Texas: What caused increases in test scores after No Child Left Behind?
hfsclpp at gmail.com
Thu Jun 7 13:37:28 UTC 2007
* What caused increases in test scores after No Child Left Behind?*
* Web Posted: 06/06/2007 01:04 AM CDT*
Express-News Staff Writer*
Math and reading scores have increased since No Child Left Behind went into
effect in 2002, and the achievement gap between white and minority students
and low-income children and their wealthier peers is shrinking, according to
the first comprehensive study of student achievement in 50 states since the
landmark public school overhaul became law. The Center on Education Policy,
an independent Washington, D.C.-based think tank that studies how reforms
impact public schools, released the study Tuesday. The study is unique
because it includes data from all 50 states and tracks trends in student
achievement, both before and after the law went into effect.
Texas' gains were hardly dramatic, but still mostly positive. Students
showed gains in math in all grade levels except third, which held steady.
Reading scores were up in some grades and down in others. Jack Jennings, the
center's president, said the study is not concrete proof that NCLB is making
a positive impact on schools, though the law certainly hasn't hurt student
performance, as some critics have argued. "Nobody, from the president on
down, should stand up and say NCLB is a smashing success or a smashing
failure," Jennings said. Analysts for the center said many states were
implementing their own reforms at the same time the federal accountability
system went into effect and that it's impossible to determine what prompted
the gains in test scores.
Still, with the 5-year-old law up for reauthorization by Congress this year,
its supporters were eager to claim victory. "I'm greatly encouraged by the
findings of the Center for Education Policy's report. This study confirms
that No Child Left Behind has struck a chord of success with our nation's
schools and students," U.S. Secretary of Education Margaret Spellings said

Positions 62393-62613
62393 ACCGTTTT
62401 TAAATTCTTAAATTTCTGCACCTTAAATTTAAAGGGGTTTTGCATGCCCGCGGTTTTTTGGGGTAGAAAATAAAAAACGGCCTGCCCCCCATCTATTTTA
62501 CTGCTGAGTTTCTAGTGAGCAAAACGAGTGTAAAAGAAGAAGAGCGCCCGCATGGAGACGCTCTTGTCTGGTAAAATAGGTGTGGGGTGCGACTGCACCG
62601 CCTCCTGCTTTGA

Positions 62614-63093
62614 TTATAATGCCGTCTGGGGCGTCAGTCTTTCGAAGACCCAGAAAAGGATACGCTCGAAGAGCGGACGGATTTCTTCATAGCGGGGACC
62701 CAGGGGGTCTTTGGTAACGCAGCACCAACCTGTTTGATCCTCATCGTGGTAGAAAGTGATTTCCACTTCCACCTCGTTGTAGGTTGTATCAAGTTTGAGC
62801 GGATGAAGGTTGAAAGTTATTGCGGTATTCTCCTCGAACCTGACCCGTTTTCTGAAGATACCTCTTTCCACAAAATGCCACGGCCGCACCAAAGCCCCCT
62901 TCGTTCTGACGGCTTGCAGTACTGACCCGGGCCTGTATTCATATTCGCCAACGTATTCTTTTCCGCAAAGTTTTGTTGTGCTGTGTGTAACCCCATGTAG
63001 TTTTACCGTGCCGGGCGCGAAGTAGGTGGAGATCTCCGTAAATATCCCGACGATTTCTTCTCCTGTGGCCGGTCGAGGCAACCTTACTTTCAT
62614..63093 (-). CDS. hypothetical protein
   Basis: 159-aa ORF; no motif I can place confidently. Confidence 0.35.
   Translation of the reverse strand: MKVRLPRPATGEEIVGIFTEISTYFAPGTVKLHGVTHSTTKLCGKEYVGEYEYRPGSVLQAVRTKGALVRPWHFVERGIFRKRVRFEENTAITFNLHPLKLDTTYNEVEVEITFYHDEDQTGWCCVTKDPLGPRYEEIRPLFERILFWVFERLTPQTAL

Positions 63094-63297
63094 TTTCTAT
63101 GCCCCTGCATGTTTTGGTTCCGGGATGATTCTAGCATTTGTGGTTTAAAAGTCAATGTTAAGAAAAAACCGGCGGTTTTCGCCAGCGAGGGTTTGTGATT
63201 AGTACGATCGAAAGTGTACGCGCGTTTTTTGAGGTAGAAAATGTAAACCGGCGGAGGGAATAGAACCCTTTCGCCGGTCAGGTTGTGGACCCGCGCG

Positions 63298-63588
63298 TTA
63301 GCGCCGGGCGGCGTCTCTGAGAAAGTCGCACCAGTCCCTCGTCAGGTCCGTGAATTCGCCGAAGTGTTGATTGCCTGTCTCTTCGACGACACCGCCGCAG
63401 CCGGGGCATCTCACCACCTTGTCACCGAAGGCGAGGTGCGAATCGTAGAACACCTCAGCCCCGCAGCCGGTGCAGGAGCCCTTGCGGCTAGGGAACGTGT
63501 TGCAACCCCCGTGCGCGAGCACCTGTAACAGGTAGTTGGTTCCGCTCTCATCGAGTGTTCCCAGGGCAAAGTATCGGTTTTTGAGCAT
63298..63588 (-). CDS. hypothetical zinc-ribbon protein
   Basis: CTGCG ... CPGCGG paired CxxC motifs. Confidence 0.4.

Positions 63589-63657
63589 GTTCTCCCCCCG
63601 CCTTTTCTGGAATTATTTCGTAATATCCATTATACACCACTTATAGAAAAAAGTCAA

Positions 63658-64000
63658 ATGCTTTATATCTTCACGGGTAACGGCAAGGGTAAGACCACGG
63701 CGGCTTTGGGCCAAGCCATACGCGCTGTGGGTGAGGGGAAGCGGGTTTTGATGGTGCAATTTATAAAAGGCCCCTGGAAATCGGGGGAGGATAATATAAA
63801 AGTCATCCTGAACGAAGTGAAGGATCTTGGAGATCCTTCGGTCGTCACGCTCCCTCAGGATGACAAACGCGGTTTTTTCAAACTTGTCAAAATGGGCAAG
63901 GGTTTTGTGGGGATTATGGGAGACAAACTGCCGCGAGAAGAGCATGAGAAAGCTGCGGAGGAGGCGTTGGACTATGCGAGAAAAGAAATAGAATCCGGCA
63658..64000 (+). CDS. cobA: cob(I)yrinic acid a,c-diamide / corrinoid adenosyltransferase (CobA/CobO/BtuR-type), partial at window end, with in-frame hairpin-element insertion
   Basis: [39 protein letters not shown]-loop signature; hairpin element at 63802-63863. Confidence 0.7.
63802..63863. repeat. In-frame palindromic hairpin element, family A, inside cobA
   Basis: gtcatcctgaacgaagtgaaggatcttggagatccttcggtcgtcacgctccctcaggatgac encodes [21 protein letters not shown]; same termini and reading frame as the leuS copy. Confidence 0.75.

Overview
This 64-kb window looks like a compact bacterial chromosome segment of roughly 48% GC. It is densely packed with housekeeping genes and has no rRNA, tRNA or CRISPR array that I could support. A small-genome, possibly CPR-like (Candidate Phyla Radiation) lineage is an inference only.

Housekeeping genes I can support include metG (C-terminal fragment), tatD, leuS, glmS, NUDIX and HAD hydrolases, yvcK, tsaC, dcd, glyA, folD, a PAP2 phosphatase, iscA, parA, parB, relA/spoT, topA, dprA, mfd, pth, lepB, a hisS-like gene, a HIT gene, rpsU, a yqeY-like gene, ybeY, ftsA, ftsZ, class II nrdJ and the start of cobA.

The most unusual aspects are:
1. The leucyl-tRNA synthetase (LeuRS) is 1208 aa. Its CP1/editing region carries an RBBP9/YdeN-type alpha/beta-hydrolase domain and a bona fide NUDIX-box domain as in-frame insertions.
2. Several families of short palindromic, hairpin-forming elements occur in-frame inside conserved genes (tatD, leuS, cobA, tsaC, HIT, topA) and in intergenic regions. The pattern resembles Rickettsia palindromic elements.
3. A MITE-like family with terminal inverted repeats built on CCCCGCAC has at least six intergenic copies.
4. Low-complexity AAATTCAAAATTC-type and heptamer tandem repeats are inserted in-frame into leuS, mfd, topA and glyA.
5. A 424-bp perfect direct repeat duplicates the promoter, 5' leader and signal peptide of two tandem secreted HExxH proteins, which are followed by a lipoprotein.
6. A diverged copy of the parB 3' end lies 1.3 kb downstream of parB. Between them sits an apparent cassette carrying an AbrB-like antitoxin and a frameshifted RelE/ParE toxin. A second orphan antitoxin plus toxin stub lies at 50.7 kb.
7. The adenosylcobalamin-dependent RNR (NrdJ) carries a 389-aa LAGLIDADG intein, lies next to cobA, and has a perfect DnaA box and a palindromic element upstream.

in a statement distributed by the Education Department. The study looked at
test scores from 1999 to 2006, but only in states where testing has not
changed during that time frame. Because Texas switched from the Texas
Assessment of Academic Skills to the more rigorous Texas Assessment of
Knowledge and Skills during those years, the study only used two years of
Texas data, from 2005 and 2006.
Texas' accountability system is decades old and was the blueprint for No
Child Left Behind.
Debbie Graves Ratcliffe, spokeswoman for the Texas Education Agency, said
Texas might not post the dramatic gains of a state that had no
accountability program before the federal law."Texas has implemented so many
education reforms, I don't think you can point to one thing as the trigger
for the increase. I think they've all worked together," she said. "I know in
the first years of the accountability program, that's when we saw our
biggest gains. When it becomes standard operating procedure, the gains start
to become more incremental, but at least the trend is still moving forward."
No Child Left Behind requires schools to make yearly progress not just in
their overall population, but in smaller groups based on race, ethnicity,
socio-economic status, learning disabilities and English-language ability.
Schools also can fail the federal standard if their graduation or attendance
rates are too low or if less than 95 percent of students — in the overall
population or in the smaller groups — are tested. The performance of a
handful of students can sink an entire school.
Alicia Thomas, associate superintendent for instruction at North East
Independent School District, said the law has changed the way schools are
teaching kids in Texas. Though Texas already looked at student performance
by subgroups, concentrating on race and income, the state did not break out
the scores of special education students and English language learners. And
though Thomas thinks NCLB needs an overhaul, she firmly believes it has had
a positive effect for students.
"That shining a light on those two student groups has caused us to make
instructional changes for those students," Thomas said. "When we break out
our special ed data, we see those students are doing extremely well."
*jcaputo at express-news.net *
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